PLUS MORE GAMING SECRETS AND RUMORS: Ubisoft's vitality sensor | The current status of the BioShock movie
While many game companies have been contracting in the past several years, Ubisoft exploded in size without many people noticing. In fact, it may soon employ more people than any other gaming company, if it does not already.
As of this month, Ubisoft's corporate website lists the company's headcount as 9,200-plus employees, 7,800-plus of whom serve in a production-related capacity. To contrast, Electronic Arts, considered the largest gaming company in terms of headcount, tallied 9,370 employees in their last public statement of employee count in early 2013. (It's unknown if EA's current headcount hovers around the same number, but the company has had some major layoffs in the past year.)
Ubisoft employee count by year
As you can see from the above table of numbers taken from Ubisoft's annual reports (and for this year, their website), Ubisoft has more than doubled in size in the past six years, and has added nearly 6,000 employees since 2006. It's astonishing growth considering that Ubisoft is still only the third largest publisher in terms of revenue. And the company plans to continue expanding.
Several E3s ago, vitality sensors measuring people's pulse and such were all the rage. Okay, "all the rage" might be overstating it, but vitality sensors were definitely a thing that two companies — Nintendo and Ubisoft — showed off during their E3 conferences in 2009 and 2010, respectively, for some reason.
Nintendo's effort — the Wii Vitality Sensor accessory — was supposed to somehow "expand the appeal of video games" and launch in 2010. Aside being from an attempt to court a non-gaming segment a la Wii Fit or Brain Age, Nintendo was never really clear on what the Vitality Sensor did. The device dropped off the face of the earth after the E3 announcement, and eventually Nintendo confirmed the device was cancelled.
Introduced by a very baffled Joel McHale at Ubisoft's 2010 E3 conference, Innergy was pitched by Ubisoft's Tommy Francois as a way to learn cardiac coherence and achieve greater health. A Ubisoft press release described Innergy as a "unique wellness game [for] PC and Mac" targeting an early 2011 release.
Like the Vitality Sensor, Innergy missed its target release date and seemingly dropped off the face of the Earth but, surprisingly, it wasn't cancelled. Without much fanfare, Ubisoft put up a site last fall for a rebranded vitality sensor called O.Zen, which allows users to "Unlock the power of [their] breathing and start changing the way stress affects [their] daily life." The site suggests Ubisoft was targeting heath-centric audiences rather than gamers by showing the product at the Quantified Self Global Conference and Health 2.0 conference last October. A video uploaded by a marketer consulting on O.Zen said the device was targeting a "Q1 2014" release and available for pre-order. Another video (embedded below) pitches O.zen as "a gamified stress management tool from Ubisoft."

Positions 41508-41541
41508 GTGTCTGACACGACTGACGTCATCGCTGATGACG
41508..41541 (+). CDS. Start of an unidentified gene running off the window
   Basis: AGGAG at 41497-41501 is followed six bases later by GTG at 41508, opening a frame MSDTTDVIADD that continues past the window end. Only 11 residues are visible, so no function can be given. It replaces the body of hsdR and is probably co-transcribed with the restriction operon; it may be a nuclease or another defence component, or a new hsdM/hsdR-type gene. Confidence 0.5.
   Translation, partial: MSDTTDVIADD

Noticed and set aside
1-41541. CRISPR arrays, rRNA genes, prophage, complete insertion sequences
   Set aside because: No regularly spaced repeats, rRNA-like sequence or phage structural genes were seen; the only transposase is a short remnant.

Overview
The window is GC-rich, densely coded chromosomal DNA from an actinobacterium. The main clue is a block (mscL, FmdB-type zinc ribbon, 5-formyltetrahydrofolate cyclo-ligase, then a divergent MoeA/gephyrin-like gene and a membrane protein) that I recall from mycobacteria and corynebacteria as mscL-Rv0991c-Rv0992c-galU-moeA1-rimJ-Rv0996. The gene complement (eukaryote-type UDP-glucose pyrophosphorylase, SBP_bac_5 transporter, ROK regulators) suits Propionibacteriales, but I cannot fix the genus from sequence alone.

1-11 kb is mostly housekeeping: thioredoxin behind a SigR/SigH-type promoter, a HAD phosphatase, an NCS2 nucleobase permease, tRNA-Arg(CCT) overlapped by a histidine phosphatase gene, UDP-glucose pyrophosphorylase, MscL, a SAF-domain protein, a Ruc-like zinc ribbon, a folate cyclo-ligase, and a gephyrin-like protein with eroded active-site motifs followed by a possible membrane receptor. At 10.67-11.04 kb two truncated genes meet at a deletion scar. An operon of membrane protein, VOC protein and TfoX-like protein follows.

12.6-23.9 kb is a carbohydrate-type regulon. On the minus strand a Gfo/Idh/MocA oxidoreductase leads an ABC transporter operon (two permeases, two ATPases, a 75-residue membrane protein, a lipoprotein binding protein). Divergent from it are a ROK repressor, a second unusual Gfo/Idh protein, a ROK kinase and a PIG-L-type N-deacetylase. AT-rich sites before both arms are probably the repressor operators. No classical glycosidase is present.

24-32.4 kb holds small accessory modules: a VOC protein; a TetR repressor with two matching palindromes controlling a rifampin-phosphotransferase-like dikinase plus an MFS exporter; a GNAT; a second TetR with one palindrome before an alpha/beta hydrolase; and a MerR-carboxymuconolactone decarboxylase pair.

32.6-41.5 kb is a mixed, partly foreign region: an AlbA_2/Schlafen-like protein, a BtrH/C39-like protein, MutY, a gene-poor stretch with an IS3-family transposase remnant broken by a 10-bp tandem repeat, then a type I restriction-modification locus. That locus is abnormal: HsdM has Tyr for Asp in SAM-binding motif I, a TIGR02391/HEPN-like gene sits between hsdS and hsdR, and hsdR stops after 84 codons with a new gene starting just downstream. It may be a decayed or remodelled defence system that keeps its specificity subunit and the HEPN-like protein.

While I couldn't find evidence of an O.zen pre-order and Q1 2014 came to a close without an official release, the device does appear to be in beta. There is a page on Ubisoft's site where one can download the O.zen desktop client, and people on Twitter are testing O.zen and spamming their Twitter timelines.
Despite not owning an O.zen Sensor, I downloaded the client. I was actually able to successfully install the client and run it to some degree, but I eventually hit the following roadblock:
The client download also contains a link to a complete O.Zen product manual. The manual reveals that the O.Zen Sensor operates best if it "is not too close to a bright source of light, in particular desk lamps (incandescent or halogen lighting)" or "in bright sunlight." Also, the manual says the O.Zen Sensor is "a device called a photoplethysmograph (PPG) that sends out low-intensity infrared light into the ﬁnger and then captures the quantity of light absorbed by the skin and blood vessels." O.Zen software contains activities like five games — one of which is unlockable — and 18 "interactive comic strips" called Zenopedias.
As some may recall, several years ago, a BioShock film was in production at another studio, Universal, with Pirates of the Caribbean director Gore Verbinski at the helm, but the studio pulled the plug on the film weeks before filming was supposed to start when sets were already being built after costs reportedly ballooned to $160 million. A few months later, 28 Weeks Later director Juan Carlos Fresnadillo replaced Verbinski, but eventually he left the project.
Last year, BioShock creator Ken Levine later claimed he personally killed the project, which was already stuck in development hell and unlikely to ever get made, and suggested Universal got cold feet on Verbinski's "hard R" version after the costly R-rated adaptation Watchmen flopped at the box office. A profile of Levine, a screenwriter-turned-game designer, mentioned that he was considering "taking a stab" at a screenplay for a BioShock film during his vacation time following the completion of BioShock Infinite. Levine is once again writing screenplays — he is now writing a script for the long-in-development Logan's Run remake — so I have to wonder if he might be involved in the project this time around.
BioShock would be one of many video game projects currently in the works at Sony Pictures. As of late, the studio is also working on films based on Watch Dogs, Uncharted, Gran Turismo, The Last of Us, Sonic the Hedghog, Raving Rabbids, the Sega-Nintendo console wars, among others. Whether any of these movies actually get made is another question entirely.
superannuation is a self-described "internet extraordinaire" residing somewhere in the Pacific Time Zone. Follow him on Twitter.